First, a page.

Wednesday, May 11, 2016

New Exhibit - Presidents at the Monmouth County Shore

New Exhibit - Presidents at the Monmouth County Shore
Sunday June 26, 2016, 1:00pm to 4:00 pm
Richmond Gallery, Eden Woolley House, 703 Deal Road, Ocean, NJ 07712



One hundred years ago this September, 25,000 people gathered on the grounds of what is today Monmouth University—then a private estate called Shadow Lawn—to see Woodrow Wilson officially accept the nomination of the Democratic Party for a second Presidential run. Wilson was following a popular tradition among American Presidents to retreat to our slice of the Jersey Shore to escape the heat and hubbub of Washington. On Sunday, June 26, a major exhibit opens at the Eden Woolley House. It tells the wide-ranging stories of eleven Presidents who spent time here, at the Monmouth County shore.

Mrs. Lincoln got the ball rolling

There’s a case to be made that it all started with Mary Todd Lincoln. Mrs. Lincoln travelled to Long Branch in the summer of 1861, probably at the invitation of William Newell, family friend and then supervisor of the life-saving services in New Jersey. Long Branch was already a popular resort, and national coverage of the First Lady’s visit added immeasurably to its fame and appeal.

That fame and appeal continued to draw the wealthy and influential—including the seven presidents who vacationed in the resort city, starting with Ulysses Grant.

Seven Presidents in Long Branch

In 1870, a group of wealthy businessmen who summered in the Elberon section of Long Branch presented President Grant with an oceanfront cottage where he vacationed for the next 15 years. When Grant died in 1885, city officials feared the resort might lose its cachet. They needn’t have worried. Six of the next ten Presidents--Hayes, Garfield, Arthur, Harrison, McKinley, and Wilson--chose to spend time in Long Branch.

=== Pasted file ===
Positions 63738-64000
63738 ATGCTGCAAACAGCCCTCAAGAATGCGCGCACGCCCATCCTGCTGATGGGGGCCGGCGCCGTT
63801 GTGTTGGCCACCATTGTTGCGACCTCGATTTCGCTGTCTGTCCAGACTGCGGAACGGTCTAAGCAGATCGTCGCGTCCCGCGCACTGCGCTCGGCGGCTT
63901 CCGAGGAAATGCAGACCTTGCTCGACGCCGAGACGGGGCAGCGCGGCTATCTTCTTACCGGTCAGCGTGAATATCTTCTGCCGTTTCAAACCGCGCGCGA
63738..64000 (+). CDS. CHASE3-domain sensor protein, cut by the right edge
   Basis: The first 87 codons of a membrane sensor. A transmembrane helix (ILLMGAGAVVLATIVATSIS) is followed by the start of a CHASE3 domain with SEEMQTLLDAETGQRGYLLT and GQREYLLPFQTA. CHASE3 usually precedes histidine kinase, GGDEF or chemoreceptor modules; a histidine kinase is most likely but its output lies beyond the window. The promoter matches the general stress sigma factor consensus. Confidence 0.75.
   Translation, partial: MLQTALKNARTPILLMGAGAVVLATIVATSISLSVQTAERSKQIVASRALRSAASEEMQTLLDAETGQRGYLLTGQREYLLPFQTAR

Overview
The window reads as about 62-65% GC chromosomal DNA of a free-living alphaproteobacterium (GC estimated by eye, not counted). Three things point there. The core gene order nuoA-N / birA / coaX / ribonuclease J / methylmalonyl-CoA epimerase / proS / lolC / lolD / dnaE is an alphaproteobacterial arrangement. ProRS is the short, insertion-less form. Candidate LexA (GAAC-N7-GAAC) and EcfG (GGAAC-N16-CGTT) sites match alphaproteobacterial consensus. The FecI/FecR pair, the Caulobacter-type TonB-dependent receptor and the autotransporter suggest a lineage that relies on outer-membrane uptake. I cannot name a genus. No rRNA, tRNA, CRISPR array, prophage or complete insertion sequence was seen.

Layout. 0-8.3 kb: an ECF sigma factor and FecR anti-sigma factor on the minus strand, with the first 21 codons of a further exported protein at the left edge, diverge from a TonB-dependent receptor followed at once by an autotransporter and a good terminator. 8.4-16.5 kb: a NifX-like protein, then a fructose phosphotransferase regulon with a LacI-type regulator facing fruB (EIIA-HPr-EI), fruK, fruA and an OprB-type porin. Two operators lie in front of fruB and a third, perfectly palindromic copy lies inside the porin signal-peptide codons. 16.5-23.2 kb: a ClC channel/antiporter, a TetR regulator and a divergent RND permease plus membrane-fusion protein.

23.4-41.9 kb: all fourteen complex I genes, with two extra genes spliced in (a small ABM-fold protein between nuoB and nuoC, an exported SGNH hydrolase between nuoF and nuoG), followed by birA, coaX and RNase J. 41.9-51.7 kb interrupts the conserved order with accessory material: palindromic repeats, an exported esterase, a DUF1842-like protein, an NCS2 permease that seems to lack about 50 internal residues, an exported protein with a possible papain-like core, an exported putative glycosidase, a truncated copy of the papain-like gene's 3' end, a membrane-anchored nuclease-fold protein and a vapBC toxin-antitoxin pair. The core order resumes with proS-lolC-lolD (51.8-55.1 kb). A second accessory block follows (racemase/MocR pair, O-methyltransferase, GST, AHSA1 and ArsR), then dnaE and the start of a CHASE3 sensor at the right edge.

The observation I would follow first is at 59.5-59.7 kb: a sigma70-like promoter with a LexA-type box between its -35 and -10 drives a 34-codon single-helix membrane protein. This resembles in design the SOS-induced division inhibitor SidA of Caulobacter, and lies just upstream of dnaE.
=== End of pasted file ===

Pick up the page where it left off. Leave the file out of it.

The most tragic of these Presidential visits was James Garfield’s last. Mrs. Garfield was in Long Branch recuperating from illness, when, on July 2, 1881, Garfield was shot by an assassin in the Washington train station. He was taken to the White House, where his condition worsened. In hope the sea air might help, Garfield was taken to Elberon. Famously, locals worked through the night to build the spur to carry the President’s railroad car from Elberon Station to the ocean side cottage. He died there 12 days later, September 19.

Beyond Long Branch

Long Branch was not the only Monmouth County destination of Presidents. Teddy Roosevelt, FDR, and Richard Nixon visited our area, if only, in some cases, for a political rally. And then, of course, there’s Warren Harding, whose local connection was a bit less public and a good deal more scandalous. Join us June 26 to learn the full story. The new exhibit is on view through June 2017.

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